Q: Do you think it was a mistake bringing Tyreke Evans off the bench at the beginning of the year?
A: 'I wouldn't call it a mistake. When you are judging your talent, you want to put guys in situations that you think is best for the team. When we acquired him, we talked to him about coming off the bench and he was all aboard with that. He never said anything against that. I think Tyreke is a team guy.'
On fan favorite Pierre Jackson:
He's an interesting one. He played really good in the D-League. I think he was the leading scorer. We've followed him and been in contact with him. When we made the trade last year, we knew we were giving up our draft pick and we kind of looked at him as our draft pick for this year. So we have his draft rights and he's going to be experienced, a little bit older. Can I promise Pierre Jackson is going to be on our team next year? I can't say that right now. But he's definitely an asset. I want to make sure I say that. He's done everything and exceeded expectations.
The Advocate notes that, unsurprisingly, the key priority in the offseason is finding solutions at center and power forward.
"When we played at Charlotte (on Feb. 21), we couldn't stop Al Jefferson in the low post. And the game at Washington (on Feb. 22), Nene went for 30 points," Williams said. "You can't have that and expect to win."
No shocker, Monty really likes huge guys down low. More interesting is Monty's analysis of the small forward position:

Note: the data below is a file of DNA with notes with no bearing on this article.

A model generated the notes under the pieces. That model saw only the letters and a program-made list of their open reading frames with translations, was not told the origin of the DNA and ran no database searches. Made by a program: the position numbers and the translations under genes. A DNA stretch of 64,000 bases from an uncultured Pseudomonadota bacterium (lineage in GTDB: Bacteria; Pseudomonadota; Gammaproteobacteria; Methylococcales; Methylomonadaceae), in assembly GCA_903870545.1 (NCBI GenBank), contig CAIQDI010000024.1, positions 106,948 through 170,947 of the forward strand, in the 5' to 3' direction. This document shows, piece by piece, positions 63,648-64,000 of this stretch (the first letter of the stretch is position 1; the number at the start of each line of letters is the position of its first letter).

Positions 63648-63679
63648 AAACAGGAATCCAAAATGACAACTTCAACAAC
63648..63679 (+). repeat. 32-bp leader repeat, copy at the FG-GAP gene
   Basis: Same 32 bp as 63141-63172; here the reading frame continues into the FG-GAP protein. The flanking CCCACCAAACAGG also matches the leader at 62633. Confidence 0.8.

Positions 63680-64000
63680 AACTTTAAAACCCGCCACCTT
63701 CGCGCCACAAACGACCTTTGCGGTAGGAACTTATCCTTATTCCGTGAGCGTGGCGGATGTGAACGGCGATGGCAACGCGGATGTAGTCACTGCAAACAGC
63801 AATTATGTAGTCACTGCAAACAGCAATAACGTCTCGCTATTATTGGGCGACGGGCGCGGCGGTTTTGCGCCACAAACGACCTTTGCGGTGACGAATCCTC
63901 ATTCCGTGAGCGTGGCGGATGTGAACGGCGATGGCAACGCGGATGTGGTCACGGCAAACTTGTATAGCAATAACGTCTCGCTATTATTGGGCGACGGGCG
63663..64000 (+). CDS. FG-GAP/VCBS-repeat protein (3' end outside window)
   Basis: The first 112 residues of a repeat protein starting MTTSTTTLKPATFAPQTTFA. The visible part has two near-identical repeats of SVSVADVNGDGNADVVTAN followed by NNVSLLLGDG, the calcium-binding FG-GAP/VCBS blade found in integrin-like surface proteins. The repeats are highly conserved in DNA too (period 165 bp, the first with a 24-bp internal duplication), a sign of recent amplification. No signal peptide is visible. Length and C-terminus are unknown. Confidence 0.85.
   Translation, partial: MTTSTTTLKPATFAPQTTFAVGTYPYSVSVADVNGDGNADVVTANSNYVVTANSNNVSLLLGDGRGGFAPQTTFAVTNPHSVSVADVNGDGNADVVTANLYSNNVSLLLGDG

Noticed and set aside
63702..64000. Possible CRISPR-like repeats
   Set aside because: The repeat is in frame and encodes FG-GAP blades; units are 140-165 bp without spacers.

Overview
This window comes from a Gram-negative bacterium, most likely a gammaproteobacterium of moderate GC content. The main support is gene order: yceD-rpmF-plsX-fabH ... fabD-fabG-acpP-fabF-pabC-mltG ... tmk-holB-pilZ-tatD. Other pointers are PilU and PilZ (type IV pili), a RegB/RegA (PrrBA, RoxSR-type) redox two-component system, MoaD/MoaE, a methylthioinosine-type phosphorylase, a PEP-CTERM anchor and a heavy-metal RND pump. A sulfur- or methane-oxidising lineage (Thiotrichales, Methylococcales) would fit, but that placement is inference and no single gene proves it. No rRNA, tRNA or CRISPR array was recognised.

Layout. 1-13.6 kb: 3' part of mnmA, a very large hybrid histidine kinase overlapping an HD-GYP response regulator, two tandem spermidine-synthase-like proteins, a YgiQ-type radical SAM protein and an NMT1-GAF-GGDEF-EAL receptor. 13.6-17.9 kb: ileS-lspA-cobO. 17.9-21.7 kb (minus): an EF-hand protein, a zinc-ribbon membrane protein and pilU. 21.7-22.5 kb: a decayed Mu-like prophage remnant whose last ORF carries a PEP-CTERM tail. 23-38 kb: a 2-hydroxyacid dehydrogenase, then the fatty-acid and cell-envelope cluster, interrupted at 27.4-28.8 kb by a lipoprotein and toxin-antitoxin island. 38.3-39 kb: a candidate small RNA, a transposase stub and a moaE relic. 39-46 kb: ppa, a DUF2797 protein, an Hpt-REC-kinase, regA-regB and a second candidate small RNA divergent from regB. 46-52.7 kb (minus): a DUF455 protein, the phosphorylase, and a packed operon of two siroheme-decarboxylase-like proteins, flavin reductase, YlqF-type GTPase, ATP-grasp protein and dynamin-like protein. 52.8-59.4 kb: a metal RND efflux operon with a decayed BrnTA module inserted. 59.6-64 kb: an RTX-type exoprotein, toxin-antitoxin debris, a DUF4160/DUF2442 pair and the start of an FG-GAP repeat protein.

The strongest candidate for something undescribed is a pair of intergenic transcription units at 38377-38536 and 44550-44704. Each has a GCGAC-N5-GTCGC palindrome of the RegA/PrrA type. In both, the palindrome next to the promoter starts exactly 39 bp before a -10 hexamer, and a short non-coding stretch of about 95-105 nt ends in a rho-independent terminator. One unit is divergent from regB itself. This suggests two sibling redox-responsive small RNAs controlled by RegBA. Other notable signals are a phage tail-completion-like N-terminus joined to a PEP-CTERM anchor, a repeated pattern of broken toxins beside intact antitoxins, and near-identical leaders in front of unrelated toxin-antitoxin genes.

A basic strategy against the Pelicans is to double-team a key player such as Anthony Davis, Eric Gordon or Evans, then rotate to defend against outside shooters, with Aminu often getting an open look because he is not a priority to cover. That was why Evans was put in the starting lineup Feb. 28 at Phoenix.
"We were basically playing 4-on-5 offensively" with Aminu in the lineup, Williams said.
But Evans, at 6-6, is not the answer, either.
"He's just not a small forward," Williams said. "When you look at the small forwards in this league - LeBron (is 6-8), Kevin Durant is 6-10. It's unfair to ask Tyreke to guard them, just like it's unfair to ask Anthony to play center."
In league news, Adam Silver says he has the support of a majority of owners to increase the age minimum from 19 to 20, effectively requiring two years of college instead of just one:
Any changes wouldn't be in place by next season because the league is waiting for the players' association to name an executive director before formally starting negotiations. But it's clear there's a growing momentum to force this occasionally divisive issue through soon, possibly in time for the 2016 draft.
Apparently the owners met with current pariah Mark Emmert for a couple of days to come up with this policy. I have a hard time saying that players should be forced by a cartel to work for nothing more than food and housing (and occasionally not even enough food). The alternatives would be playing in the D-League, which has no age limit but would pay players probably no more than $25k per year, or playing overseas like Brandon Jennings. Neither are particularly attractive for an 18 year old.